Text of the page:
You may have seen the lovely fashion blogger Marie My popping up on all sorts of Tumblrs recently in some of her unbelievable outfit creations. But we were keen to find out what this Danish girl who’s just finished her A-Levels has on her shelves (apart from hundreds of pairs of carefully sourced vintage shoes). As it happens, Marie’s shelves are an absolute treat, boasting obscure visual reference books, informative fashion publications and some (tasteful) street art thrown in for good measure.
“So heres my books. My book collection is small but, like everything else in my room, it’s so nicely sorted by colour… and, since I probably have as many pairs of shoes as I have books, some of them need to live together :)”
Julius Fast: Kropssproget
The first book, Kropssproget (body language) by Julius Fast, is a book, which I bought at an antiquarian book shop (like a lot of my other books). I’ve probably read it three times, because it’s so interesting, despite the fact that it’s written in the 70’s – I think that analysing body language is so cool and I’ve been looking for a similar, more up to date version, for so long.
Julius Fast: Body Language
The second book, Shop America from Taschen, is a book about how to make any kind of shop look modern in the 30’s, 40’s and 50’s. There are lots of nice and vintagey illustrations and floor plans, and I can flip through the pages for hours once I open it.
Shop America: Midcentury Storefront Design 1938-1950
Kristen K. Swanson and Judith C. Everett: Writing for the Fashion Business
The third book, Writing for the Fashion Business by Kristen K. Swanson and Judith C. Everett, is a book which I saw for the first time on the blog Love Aesthetics. Immediately after that, I went to Amazon to buy it. It’s about how to write in different parts of the fashion industry and for different media. It also includes an amazing chapter on the pre-writing process and drafting. I have an ambition to work in the fashion industry, so I think this book is pretty important to own.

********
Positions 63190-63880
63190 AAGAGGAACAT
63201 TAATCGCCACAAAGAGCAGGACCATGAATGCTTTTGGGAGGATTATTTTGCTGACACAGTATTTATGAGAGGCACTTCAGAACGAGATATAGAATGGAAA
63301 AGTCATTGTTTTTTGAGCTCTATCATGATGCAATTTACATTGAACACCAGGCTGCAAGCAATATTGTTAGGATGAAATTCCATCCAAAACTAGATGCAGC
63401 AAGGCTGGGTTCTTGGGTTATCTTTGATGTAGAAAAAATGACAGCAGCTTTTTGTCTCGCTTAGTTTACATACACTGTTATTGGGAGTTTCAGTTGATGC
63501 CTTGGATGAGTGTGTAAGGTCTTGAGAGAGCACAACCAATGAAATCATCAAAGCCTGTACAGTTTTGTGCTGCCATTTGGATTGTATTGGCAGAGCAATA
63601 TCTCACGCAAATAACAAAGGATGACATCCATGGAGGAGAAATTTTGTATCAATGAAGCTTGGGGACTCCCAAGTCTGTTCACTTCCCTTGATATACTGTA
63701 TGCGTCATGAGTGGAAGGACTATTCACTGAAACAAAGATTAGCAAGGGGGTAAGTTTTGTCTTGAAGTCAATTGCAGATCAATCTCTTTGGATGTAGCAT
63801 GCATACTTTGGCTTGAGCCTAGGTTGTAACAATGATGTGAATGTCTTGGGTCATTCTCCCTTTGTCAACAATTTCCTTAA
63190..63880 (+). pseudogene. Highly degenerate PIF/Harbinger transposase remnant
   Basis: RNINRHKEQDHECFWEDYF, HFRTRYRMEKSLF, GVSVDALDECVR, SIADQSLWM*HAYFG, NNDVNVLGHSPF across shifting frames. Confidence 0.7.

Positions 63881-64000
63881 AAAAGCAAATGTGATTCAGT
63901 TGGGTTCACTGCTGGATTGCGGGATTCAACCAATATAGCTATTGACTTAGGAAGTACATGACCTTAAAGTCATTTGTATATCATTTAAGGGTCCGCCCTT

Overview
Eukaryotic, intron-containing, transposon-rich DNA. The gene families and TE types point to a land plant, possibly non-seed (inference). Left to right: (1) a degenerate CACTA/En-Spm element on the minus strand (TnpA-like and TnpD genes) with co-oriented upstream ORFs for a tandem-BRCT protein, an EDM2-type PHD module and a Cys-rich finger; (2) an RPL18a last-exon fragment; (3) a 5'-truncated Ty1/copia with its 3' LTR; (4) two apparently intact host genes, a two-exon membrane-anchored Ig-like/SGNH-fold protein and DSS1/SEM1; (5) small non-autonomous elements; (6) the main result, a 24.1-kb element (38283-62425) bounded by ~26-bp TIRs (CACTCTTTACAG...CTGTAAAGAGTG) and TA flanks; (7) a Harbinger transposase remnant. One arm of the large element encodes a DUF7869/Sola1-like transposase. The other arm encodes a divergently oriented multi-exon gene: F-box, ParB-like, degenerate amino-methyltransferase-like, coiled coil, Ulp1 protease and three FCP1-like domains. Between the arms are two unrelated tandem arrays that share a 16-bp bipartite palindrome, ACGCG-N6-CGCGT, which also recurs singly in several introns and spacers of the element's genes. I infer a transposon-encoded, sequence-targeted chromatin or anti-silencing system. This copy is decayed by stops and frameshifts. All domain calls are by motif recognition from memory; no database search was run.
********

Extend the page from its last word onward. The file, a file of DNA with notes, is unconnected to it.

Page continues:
Kristen Swanson and Judith C. Everett: Writing for the Fashion Business
The Art of Rebellion 3
The fourth book, The Art of Rebellion 3 , is a book with pictures of street art from all over the world. I own a lot of photo-books and this, like a lot of the others, really inspires me. I’m a pretty visual person, so I almost only own books like this one – and I can sit around looking through them for hours.
Christian Hundertmark: Art of Rebellion: No. 3
Erik Lynge: Fra Plan Til Rum
The fifth book, Fra Plan Til Rum by Erik Lynge, is another one of my photo-books. This one is also bought at an antiquarian shop and it’s one of my most inspirational books. It contains photos of lots of different, white shapes. I think they’re sculptures or something like that. Oh well, these shapes are extremely interesting and there are lots of them that I’ve never thought of before, which really intrigues me.
- Handwritten typeface Inkwell brings the personality of a pen to a functional font
- Award-winning photographer Ryan James Caruthers' sensual portraits
- Inside the constantly-probing mind of graphic designer Sebastian Koseda
- Four illustrators have their works drawn by Joto at Here 2017
- David Lewandowski’s floppy rubber bodies take over the streets of Japan
- Ella Bucknall tackles the “boy’s club” of political cartooning in her new zine, Whip
- Alex Norris’ hilarious three-panelled webcomics are universally appealing
- Southbank Centre visual identity redesigned by North, to be a “confident masthead” for the institution
- The Buzzfeed redesign: UK art director Tim Lane talks us through his seven-month overhaul
- Fresh Yale grad Franci Virgili applies an academic approach to graphic design
- Instagram co-founder Mike Krieger on how to stand out
- Leipzig graphic design studio Lamm & Kirch on their shared ethos